One incomplete item I found was the manual and jumpers for a device called the Paddle-Adapple from 1981, which allowed you to extend and modify your Apple II or Apple II+ gameport. Fortunately I was able to find one of these devices on eBay and complete the set. I guess I still need a 16 pin extension cable, but at least I have the instructions that tell you how to use the jumpers. I figured I'd post a few pictures for anyone that needs the info on how to use this 1981 peripheral.

How to buy a laptop in 1989

From the Computerland laptop buyer's guide 1989. I'll agree that at that time, the perfect laptop had yet to be invented! That plasma screen was pretty amazing for it's time.

Saturday, January 19, 2013

PC Gaming: Moving to the Dark Side

If you just want to view the thrifting pr0n, move on to the pictures. In the last few years, we moved to Austin, Texas, where the shopping is quite poor compared to Chicago. I miss the shopping there. Far fewer fun thrift scores to post about here in TX.

This is as good a place as any for me to yammer on about my current thoughts in gaming. I'm a collector and a gamer, and I have ideas about both aspects of the hobby.

Recently, I took a new direction in my gaming. I bought a gaming PC. Console gamers consider it going to the dark side. The implications as a gamer and collector are uncertain. What will I collect if I rely on digital downloads? I've already started keeping code cards for Xbox Live when I stumble upon them. There will be a market for those eventually. But most of my PC games will be digital downloads.  The preeminent source for digital PC games, Steam, is quite mature, and has been my inspiration to make this move. And (Good Old Games) has a brilliant selection of reasonably priced classic computer games available for download.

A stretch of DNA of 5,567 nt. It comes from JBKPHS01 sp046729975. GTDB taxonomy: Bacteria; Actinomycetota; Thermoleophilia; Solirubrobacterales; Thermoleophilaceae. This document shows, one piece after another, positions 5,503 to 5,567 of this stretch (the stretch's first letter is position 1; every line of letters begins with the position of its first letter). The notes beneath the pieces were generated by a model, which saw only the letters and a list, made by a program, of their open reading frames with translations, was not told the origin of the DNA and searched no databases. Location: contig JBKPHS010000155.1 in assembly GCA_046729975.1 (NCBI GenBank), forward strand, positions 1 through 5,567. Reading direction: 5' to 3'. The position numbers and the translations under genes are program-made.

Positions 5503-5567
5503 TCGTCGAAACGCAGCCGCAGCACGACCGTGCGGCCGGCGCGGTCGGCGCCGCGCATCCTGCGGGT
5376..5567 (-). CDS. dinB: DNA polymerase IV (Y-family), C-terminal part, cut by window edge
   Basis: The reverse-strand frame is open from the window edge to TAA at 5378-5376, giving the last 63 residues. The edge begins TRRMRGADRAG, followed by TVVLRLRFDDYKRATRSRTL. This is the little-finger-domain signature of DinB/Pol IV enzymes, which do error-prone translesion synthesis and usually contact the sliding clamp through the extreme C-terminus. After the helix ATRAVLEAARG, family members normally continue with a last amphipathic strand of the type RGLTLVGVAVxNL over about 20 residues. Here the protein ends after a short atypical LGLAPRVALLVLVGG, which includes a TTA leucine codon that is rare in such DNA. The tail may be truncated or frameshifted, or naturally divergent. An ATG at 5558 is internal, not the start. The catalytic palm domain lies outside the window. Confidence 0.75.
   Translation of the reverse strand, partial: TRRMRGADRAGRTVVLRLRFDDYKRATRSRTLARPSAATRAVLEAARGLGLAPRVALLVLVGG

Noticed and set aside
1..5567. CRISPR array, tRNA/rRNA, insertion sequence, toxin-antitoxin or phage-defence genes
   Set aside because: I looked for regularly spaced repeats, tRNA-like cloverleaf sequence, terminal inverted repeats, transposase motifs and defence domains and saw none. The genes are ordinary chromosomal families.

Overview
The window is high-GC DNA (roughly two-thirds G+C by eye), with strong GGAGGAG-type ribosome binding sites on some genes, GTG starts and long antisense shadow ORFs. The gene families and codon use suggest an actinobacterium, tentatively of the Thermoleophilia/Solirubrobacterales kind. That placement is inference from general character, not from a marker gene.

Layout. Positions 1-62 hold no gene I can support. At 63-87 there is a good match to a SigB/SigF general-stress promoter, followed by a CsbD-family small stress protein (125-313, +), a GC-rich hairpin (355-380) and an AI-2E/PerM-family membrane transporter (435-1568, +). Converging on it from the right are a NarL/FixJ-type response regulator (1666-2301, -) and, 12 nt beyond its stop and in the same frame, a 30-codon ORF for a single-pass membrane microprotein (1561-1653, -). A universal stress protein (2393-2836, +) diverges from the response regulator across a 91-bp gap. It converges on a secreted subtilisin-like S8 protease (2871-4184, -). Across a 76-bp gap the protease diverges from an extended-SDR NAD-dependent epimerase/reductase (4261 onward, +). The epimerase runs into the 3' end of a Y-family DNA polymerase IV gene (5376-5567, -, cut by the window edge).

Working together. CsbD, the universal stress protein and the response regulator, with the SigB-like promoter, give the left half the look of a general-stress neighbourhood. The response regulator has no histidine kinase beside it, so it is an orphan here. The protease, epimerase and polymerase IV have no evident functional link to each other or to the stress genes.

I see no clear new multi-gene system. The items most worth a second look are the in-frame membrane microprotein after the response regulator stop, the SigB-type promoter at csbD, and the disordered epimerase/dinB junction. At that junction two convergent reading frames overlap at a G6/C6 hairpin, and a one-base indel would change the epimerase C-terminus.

I specifically needed a PC that would fit in our diminutive entertainment center where the other consoles live while I await the build out of my game room. I would have been happy to build my own PC piecemeal, but I didn't find a case and hardware combination that looked nice and would fit in this small space. If I bought a different small system from a boutique builder or found a classy small format case to build my own, the price of assembly wasn't different enough to justify the bother. I settled on the Alienware X51, which looks more like a giant xbox than a typical high powered gaming PC. Small format PCs all have expansion limitations, and I'm willing to accept that. The goal was to create couch friendly system to hook up to my TV. I spend to much time sedentary at a desk for work to consider that approach.